California Farmers Surprised That Trump Is Anti-Immigrant

Paul Harris/UPPA/ZUMA


The LA Times reports that the biggest garlic producer in the country has adopted an intriguing new strategy:

Christopher Ranch, which grows garlic on 5,000 acres in Gilroy, Calif., announced recently that it would hike pay for farmworkers from $11 an hour to $13 hour this year, or 18%, and then to $15 in 2018. At the end of last year, the farm was short 50 workers needed to help peel, package and roast garlic. Within two weeks of upping wages in January, applications flooded in. Now the company has a wait-list 150 people long.

 “I knew it would help a little bit, but I had no idea that it would solve our labor problem,” Christopher said. He said the farm has been trying, without success, to draw new workers since 2014. Human resources frantically advertised open farm-labor positions, posting help-wanted ads online and urging employees to ply their networks for potential recruits. Nothing came of it.

Fascinating! Someone should tell the rest of corporate America about this. Meanwhile, the New York Times reports that California’s farmers are taken aback that President Trump is getting tough on immigration:

Many assumed Mr. Trump’s pledges were mostly just talk. But two weeks into his administration, Mr. Trump has signed executive orders that have upended the country’s immigration laws. Now farmers here are deeply alarmed about what the new policies could mean for their workers, most of whom are unauthorized, and the businesses that depend on them.

“Everything’s coming so quickly,” Mr. Marchini said….He said that as a businessman, Mr. Trump would know that farmers had invested millions of dollars into produce that is growing right now, and that not being able to pick and sell those crops would represent huge losses for the state economy. “I’m confident that he can grasp the magnitude and the anxiety of what’s happening now.”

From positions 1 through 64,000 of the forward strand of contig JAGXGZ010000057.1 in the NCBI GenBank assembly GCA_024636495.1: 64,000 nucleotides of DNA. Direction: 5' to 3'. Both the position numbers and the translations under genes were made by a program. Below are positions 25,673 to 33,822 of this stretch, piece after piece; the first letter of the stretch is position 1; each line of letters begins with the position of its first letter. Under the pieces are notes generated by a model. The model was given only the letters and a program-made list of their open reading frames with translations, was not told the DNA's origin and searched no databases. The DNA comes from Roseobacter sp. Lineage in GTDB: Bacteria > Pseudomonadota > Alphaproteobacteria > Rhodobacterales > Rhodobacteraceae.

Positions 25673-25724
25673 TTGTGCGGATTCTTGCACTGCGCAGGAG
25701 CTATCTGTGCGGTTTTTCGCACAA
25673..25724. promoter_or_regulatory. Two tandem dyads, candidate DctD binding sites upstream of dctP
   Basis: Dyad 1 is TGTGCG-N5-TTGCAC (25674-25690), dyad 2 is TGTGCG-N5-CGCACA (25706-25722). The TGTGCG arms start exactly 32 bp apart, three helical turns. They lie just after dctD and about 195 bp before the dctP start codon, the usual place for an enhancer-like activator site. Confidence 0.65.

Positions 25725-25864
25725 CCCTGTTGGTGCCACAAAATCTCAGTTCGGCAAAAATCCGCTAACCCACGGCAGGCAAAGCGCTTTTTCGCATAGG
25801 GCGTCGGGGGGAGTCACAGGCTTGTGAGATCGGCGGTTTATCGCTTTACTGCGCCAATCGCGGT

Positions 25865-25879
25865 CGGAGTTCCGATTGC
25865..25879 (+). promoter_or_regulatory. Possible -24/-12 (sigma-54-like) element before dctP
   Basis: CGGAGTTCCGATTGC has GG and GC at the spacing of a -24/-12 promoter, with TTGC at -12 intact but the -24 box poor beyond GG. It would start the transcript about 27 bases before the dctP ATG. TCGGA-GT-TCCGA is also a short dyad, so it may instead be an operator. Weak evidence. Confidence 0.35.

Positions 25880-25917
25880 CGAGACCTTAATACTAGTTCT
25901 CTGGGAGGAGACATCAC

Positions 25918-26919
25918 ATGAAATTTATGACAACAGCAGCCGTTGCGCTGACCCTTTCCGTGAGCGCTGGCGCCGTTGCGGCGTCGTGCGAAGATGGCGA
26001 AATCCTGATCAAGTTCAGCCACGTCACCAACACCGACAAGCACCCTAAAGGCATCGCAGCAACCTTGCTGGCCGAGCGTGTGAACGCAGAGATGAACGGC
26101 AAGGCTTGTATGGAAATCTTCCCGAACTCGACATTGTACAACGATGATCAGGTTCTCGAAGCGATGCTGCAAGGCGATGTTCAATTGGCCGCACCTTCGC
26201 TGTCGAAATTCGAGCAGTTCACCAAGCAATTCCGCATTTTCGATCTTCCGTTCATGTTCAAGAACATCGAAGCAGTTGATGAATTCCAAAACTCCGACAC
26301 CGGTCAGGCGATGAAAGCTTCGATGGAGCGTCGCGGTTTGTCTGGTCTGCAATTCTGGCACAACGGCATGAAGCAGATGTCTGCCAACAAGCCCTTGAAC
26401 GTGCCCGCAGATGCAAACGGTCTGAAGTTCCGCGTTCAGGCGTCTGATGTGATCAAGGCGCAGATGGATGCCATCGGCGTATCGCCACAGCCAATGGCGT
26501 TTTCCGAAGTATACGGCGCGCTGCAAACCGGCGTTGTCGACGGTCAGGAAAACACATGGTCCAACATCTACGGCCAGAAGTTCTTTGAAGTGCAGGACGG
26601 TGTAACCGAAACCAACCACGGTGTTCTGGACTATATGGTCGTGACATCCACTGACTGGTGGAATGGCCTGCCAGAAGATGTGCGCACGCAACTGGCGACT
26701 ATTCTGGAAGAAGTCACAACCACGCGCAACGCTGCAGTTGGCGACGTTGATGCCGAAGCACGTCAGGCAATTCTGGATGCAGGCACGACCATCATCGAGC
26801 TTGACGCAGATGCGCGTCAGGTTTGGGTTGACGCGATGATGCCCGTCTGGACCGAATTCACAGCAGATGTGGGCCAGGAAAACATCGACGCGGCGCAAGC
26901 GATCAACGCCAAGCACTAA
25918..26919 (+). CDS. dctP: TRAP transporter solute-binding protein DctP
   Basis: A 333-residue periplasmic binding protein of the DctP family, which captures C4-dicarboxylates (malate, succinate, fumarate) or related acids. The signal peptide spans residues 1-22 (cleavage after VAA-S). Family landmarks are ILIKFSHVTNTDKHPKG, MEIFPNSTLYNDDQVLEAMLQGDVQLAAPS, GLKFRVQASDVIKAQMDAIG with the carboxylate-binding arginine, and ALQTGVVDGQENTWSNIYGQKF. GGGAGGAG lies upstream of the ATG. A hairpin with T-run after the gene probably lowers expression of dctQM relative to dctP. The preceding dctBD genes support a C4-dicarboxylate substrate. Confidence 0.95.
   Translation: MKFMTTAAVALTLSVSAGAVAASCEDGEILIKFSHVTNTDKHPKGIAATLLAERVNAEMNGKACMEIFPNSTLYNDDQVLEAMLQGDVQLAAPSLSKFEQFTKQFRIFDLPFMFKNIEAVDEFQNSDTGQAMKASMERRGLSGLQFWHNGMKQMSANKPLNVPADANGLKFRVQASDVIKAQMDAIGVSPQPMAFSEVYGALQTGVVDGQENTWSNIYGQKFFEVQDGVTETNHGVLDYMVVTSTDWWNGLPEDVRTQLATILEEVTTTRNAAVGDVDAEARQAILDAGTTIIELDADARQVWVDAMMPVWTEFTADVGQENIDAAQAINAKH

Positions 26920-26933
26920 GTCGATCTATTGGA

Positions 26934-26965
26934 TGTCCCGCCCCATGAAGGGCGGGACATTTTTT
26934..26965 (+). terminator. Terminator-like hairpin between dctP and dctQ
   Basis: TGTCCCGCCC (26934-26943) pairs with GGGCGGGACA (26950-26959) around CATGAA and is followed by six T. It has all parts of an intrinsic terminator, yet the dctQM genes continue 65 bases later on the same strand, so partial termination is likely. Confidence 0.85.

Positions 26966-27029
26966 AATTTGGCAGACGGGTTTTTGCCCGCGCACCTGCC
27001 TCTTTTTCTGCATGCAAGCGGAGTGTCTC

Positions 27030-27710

….[Harold] McClarty and others say that legalizing the existing work force should be the first priority….Farmers are also anxiously awaiting the administration’s plans to alter longstanding trade agreements.

Trump literally spent his entire campaign making immigration his first priority and trade his second. But all these conservative farmers in the San Joaquin Valley voted for him anyway because, you know, he was going to lower their taxes and Make America Great Again. Now they’re shocked that his top priorities are…immigration and trade.

I’m beginning to think that maybe California’s farmers aren’t too bright.

OUR NEW CORRUPTION PROJECT

The more we thought about how MoJo's journalism can have the most impact heading into the 2020 election, the more we realized that so many of today's stories come down to corruption: democracy and the rule of law being undermined by the wealthy and powerful for their own gain.

So we're launching a new Mother Jones Corruption Project to do deep, time-intensive reporting on systemic corruption. We aim to hire, build a team, and give them the time and space needed to understand how we got here and how we might get out. We'll publish what we find as a major series in the summer of 2020, including a special issue of our magazine, a dedicated online portal, and video and podcast series so it doesn't get lost in the daily deluge of breaking news.

It's unlike anything we've done before and we've got seed funding to get started, but we're asking readers to help crowdfund this new beat with an additional $500,000 so we can go even bigger. You can read why we're taking this approach and what we want to accomplish in "Corruption Isn't Just Another Scandal. It's the Rot Beneath All of Them," and if you like how it sounds, please help fund it with a tax-deductible donation today.

We Recommend

Latest

Sign up for our newsletters

Subscribe and we'll send Mother Jones straight to your inbox.

Get our award-winning magazine

Save big on a full year of investigations, ideas, and insights.

Subscribe

Support our journalism

Help Mother Jones' reporters dig deep with a tax-deductible donation.

Donate